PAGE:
Sunday, 17 June 2007

Cape Town Here I Come

This week-end is the Cape Town Book Fair and, not surprisingly, my thoughts are there along with my novel, A Little Blue Jacket, even if I'm not: mind you, the environs of Cape Town are so beautiful that it's not a difficult place to dream oneself into.

Writing the book - which is based on my grandmother's young adult life – I was very keen to get not only my historical and geographical facts right but also to imbue the novel with a real sense of place.

So to address the last two in particular I did a lot of walking in Cape Town and, whilst Best Beloved heroically drove where indicated, I photographed all the places my grandmother and therefore my protagonists lived, worked or visited.

Although set a hundred years ago, a reader will still be able to recognise the streets that my characters tread: many of the civic buildings still stand in Adderley Street and Long Street – a little tattier now but improving - is as eclectic as ever.

In the 1900s the balconies of the buildings with their decorative ironwork, the wide avenues and squares, the public gardens of Cape Town were redolent of other coastal towns across the globe - whether Melbourne, Boston, Amsterdam or Bournemouth.

Cape Town was an amalgam of architectural styles – Cape Dutch, colonial, Victorian – and along with it was a very cosmopolitan population. Greek, Polish, Portuguese, British, Dutch, Huguenot, Malay, African, Indian – you name it – they were there.

Many were there as manual workers, others as administrators or in military service; some were fleeing pogroms or came looking for a new and exciting life. The list goes on but all appreciated the extraordinary beauty of the Cape landscape and the mildness of the climate.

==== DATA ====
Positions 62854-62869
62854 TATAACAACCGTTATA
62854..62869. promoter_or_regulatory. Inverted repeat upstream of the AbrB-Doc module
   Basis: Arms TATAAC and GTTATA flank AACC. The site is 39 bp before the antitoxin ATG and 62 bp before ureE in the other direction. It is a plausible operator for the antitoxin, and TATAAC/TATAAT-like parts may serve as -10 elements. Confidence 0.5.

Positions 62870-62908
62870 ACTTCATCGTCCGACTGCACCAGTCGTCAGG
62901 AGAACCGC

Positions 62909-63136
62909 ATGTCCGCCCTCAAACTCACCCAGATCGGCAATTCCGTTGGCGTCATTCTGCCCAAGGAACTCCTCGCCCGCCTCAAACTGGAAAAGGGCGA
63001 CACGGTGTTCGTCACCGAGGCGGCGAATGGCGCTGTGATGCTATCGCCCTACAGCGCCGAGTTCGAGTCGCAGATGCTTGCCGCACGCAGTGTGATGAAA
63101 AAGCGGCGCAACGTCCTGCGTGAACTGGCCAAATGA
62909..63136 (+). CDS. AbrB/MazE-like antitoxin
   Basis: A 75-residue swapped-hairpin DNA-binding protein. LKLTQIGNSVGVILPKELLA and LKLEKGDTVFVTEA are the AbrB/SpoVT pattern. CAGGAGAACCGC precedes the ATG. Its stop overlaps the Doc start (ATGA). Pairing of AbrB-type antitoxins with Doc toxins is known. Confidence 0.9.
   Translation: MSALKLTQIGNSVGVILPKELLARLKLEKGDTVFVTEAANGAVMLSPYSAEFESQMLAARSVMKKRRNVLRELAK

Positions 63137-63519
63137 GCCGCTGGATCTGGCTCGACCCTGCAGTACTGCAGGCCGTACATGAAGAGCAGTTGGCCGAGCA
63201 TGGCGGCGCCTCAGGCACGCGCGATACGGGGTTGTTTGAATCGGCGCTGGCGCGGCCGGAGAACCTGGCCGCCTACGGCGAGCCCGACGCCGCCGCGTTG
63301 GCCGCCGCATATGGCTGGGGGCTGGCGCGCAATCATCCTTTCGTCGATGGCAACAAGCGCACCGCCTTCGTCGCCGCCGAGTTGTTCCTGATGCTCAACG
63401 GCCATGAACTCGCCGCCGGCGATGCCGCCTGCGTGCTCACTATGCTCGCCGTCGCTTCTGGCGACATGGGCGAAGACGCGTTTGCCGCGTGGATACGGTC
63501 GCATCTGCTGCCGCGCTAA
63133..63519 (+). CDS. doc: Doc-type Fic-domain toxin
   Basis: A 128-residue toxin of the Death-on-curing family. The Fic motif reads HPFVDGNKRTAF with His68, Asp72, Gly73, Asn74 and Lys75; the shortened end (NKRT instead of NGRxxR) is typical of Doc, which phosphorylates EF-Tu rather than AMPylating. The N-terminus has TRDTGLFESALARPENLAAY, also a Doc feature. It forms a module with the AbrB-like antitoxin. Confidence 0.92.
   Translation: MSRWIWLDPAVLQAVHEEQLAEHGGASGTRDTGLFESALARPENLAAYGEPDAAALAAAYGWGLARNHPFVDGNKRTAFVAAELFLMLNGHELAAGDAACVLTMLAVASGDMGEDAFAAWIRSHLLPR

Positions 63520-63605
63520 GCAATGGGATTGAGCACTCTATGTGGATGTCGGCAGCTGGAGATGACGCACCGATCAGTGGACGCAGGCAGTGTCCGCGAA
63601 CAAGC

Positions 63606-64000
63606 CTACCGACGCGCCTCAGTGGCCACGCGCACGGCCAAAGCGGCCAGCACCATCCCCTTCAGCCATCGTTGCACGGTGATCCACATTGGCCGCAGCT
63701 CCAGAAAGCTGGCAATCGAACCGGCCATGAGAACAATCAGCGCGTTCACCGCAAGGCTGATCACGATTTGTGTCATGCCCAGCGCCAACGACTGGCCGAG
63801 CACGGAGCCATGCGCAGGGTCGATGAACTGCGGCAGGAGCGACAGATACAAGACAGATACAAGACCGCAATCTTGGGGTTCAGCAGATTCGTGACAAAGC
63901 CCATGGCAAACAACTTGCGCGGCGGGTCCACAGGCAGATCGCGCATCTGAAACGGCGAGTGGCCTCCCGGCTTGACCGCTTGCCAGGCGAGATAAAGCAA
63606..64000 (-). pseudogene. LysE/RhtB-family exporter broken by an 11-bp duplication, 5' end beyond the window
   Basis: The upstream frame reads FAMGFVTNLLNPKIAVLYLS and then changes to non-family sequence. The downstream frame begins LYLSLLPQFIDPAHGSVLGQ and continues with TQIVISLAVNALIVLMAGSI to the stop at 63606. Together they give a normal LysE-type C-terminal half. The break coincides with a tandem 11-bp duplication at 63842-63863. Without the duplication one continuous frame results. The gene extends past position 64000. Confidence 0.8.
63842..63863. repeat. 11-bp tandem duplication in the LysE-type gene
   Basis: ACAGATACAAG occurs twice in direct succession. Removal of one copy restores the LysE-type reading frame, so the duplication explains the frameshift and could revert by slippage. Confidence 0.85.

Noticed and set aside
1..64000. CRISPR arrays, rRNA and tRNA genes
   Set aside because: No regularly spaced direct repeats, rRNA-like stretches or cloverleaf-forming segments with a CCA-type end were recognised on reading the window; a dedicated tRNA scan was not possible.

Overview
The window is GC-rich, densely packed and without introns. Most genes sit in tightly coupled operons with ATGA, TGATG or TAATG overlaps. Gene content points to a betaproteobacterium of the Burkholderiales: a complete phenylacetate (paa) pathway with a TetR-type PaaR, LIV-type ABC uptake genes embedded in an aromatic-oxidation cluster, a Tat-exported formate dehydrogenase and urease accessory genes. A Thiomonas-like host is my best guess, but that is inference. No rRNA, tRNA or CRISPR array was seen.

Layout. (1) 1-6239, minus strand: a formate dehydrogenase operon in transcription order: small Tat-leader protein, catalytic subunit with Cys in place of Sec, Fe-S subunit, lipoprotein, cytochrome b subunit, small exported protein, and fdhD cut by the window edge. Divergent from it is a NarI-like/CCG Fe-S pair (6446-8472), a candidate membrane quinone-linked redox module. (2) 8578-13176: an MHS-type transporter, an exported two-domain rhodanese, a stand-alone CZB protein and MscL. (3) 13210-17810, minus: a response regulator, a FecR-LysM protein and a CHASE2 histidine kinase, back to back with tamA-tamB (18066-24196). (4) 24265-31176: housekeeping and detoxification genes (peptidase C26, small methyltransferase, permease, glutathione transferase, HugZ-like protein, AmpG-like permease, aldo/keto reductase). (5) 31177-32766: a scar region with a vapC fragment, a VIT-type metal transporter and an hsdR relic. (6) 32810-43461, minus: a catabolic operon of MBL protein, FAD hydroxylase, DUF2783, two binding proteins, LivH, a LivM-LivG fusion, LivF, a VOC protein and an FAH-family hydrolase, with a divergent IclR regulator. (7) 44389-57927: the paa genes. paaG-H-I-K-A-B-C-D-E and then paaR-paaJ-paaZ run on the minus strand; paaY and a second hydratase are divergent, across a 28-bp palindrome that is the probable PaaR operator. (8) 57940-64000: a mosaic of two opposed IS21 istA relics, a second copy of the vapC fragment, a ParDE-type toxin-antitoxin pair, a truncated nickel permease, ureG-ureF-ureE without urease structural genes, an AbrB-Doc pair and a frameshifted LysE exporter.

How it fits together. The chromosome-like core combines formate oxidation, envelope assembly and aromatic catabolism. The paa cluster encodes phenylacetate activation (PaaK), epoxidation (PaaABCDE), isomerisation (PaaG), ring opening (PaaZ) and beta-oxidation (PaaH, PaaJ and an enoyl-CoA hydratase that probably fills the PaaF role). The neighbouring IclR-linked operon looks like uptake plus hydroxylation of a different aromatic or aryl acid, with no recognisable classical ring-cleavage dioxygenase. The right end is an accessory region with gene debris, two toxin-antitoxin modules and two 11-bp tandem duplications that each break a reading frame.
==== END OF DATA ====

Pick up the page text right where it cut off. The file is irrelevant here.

Fewer, like my grandmother, were born in the Cape: one such elderly lady who still lives in Cape Town read the book when it first came out and told me that it described exactly what it was like when she was a girl. She was thrilled with the memories it evoked and I was thrilled to think that my parents had recalled things correctly and my research had paid off.

However, she then told me how she remembered the old man who kept his cow on Green Point Common. Every morning she had walked there with a pail, he had milked the cow, and back home she had tottered with the milk.

I did wonder how many bugs and dust ended up in the milk and whether much of it got home at all but I was also a bit disappointed: if I'd known such a charming local detail it could have been incorporated somewhere in my book.

But that's what happens with research: you finish an article (admittedly editing out much and using only a tiny percent of material) and send it off just to find a really fascinating, useful or essential piece of information. Fortunately, the effect of most articles is fleeting and not there too long to frustrate with omissions or embarrass with any errors.

With a book it's much worse: words or phrases you'd like to correct or improve on will sit there on the page, a taunt forever. A good editor can really help but nowadays this service is not always extensive: which is why many authors spend as much time re-working and checking facts themselves as actually writing.

When I started writing A Little Blue Jacket – over five years ago – I almost exclusively used books, libraries and contemporaneous sources when researching: since then the amount of information available online has increased a thousand fold.

Now I can use the internet to check all sorts or unrelated or obscure facts: I can ask a question of someone on the other side of the world before I make a coffee and have an answer before I've had time to drink it.

But it's only a quick and handy tool: my reference books sit there on the shelf behind me, always to hand, not reliant on electricity or time zones. And, of course, as I start my next book it's essential that I visit the setting for a little on site research: what a stroke of luck that it will start in Cape Town.


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